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How 'a single source of truth' can get digital health back on track

Illustration of a phone wearing a doctor's coat and a stethoscope.

Illustration: Aïda Amer/Axios

Health tech risks replicating many of the mistakes plaguing the traditional care system, leaders told Axios at the J.P. Morgan Healthcare Conference. Luckily, there are ways to change course back toward innovation and improvement.

Why it matters: Digital health promises more convenience, healthier patients and lower costs — basically the opposite of what the traditional U.S. health care system currently delivers.

Yes, but: Our nation continues to spend more on health care per capita than virtually any other high-income country while ranking last on access to care, administrative efficiency, equity and health outcomes.

The details: Leaders from Morgan Health, Cityblock Health, Town Hall Ventures and Included Health offered some tips for digital health players at a Monday panel:

  • Rightsize models based on sub-populations.
  • Enable quality transitions between care.
  • Create a single source of patient data, such as an electronic medical record (EMR) that incorporates social determinants of health alongside clinical and claims information.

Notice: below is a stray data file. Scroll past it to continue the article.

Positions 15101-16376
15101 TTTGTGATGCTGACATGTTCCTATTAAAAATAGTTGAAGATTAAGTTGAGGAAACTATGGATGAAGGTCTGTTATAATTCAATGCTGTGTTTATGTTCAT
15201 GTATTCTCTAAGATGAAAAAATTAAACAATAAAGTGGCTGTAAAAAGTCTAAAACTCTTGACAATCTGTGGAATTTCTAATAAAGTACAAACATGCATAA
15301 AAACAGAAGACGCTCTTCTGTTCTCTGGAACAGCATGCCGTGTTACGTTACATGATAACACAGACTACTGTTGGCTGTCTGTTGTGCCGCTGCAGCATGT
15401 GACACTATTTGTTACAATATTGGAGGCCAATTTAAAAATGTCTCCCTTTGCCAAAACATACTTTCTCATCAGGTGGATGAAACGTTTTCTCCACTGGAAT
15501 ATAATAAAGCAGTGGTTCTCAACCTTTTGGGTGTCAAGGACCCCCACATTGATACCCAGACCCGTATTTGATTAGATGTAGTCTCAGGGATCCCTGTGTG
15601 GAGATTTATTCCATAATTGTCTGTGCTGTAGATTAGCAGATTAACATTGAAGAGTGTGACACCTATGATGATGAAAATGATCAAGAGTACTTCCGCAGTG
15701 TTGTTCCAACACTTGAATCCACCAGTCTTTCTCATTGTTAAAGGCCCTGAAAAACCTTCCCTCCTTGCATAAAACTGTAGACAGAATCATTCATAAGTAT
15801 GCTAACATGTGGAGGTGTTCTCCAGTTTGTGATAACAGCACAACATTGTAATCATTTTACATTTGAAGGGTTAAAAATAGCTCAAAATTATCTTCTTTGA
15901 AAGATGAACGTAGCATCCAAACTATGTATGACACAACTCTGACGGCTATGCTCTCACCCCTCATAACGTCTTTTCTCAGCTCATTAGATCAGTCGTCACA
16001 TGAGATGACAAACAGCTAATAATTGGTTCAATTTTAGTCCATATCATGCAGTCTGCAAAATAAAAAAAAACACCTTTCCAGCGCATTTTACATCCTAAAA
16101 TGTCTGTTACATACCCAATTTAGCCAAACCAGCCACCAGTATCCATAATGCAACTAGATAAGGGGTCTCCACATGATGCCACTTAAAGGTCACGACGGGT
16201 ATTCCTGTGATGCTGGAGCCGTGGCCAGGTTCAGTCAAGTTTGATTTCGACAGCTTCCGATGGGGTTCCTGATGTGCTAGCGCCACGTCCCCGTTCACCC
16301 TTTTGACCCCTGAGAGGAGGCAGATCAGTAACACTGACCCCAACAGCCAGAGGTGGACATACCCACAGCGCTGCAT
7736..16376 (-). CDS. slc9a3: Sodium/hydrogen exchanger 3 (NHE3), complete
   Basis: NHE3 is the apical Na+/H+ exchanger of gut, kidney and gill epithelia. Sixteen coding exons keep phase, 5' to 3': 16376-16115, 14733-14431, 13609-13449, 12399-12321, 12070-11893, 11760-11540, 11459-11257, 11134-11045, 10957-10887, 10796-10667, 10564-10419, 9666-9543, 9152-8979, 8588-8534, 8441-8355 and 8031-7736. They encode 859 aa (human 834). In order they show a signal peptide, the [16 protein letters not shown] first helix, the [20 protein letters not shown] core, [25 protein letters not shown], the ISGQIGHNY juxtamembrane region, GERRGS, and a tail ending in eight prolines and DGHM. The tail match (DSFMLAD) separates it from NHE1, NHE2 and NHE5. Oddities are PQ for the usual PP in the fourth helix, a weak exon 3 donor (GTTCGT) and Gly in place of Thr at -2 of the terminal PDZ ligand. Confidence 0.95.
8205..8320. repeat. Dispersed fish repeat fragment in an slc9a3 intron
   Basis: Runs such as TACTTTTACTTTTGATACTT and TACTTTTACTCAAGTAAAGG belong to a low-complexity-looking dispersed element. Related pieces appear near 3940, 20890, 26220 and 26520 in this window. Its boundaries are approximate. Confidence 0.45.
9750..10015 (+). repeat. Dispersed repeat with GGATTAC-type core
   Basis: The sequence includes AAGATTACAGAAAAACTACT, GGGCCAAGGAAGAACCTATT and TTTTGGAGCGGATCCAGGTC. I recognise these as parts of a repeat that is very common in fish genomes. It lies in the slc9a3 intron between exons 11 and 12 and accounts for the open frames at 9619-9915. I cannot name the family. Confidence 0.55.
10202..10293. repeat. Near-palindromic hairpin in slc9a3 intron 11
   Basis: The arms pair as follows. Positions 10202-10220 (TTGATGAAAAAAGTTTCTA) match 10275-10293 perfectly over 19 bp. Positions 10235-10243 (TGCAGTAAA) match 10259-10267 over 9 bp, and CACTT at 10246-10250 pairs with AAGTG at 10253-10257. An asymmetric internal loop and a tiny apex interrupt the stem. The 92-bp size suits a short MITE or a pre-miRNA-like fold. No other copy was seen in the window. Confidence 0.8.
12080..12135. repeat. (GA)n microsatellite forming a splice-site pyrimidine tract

• Put clinicians in positions of power and let health care workers do what they're trained to do.
  • Look to Medicaid as a model for holding providers to outcomes standards.
  • Fixate on patient-reported outcomes, including positive metrics such as the CDC's Healthy Days Measures and trust in caregivers.

What Morgan Health is saying: Its newly named managing director, Cheryl Pegus, told Axios she's focusing on allowing health care workers to do tasks they're trained to do and emphasized the importance of outcomes and data.

  • "With team-based care, pharmacists should be doing injections, not doctors," she said.
  • "To get outcomes, you need the right data, and that's not just claims data," she added, pointing to Kaiser Permanente's integrated model, which incorporates social determinants of health, such as homelessness and food insecurity, into its EMR.

What Cityblock is saying: Patients and caregivers would benefit from "a single source of truth," or an EMR that included lab results and diagnoses alongside elements of patients' social milieu, co-founder and CEO Toyin Ajayi said at a panel that Axios moderated Monday.

  • A common problem among dominant EMRs today is that "the social milieu is absent," she said. For someone with diabetes, for example, whether they are "sleeping on the street is just as important as their A1C [blood sugar] levels."

What Town Hall Ventures is saying: General partner Andy Slavitt said at the same panel that transitioning care environments often result in negative outcomes, including hospital and emergency department (ED) readmissions.

  • A 2016 study published in the Journal of Perioperative and Critical Intensive Care Nursing notes "serious quality problems for patients," including, for example, "high rates of re-hospitalizations and ED visits as consequences of ineffective care transitions."

What Included Health is saying: Doctors should play leadership and decision-making roles at digital health companies, chief health officer Ami Parekh said at Monday's panel.

  • "Invite them in," Parekh said. "Put them on the board, make them part of the executive team, give them decision-making roles."
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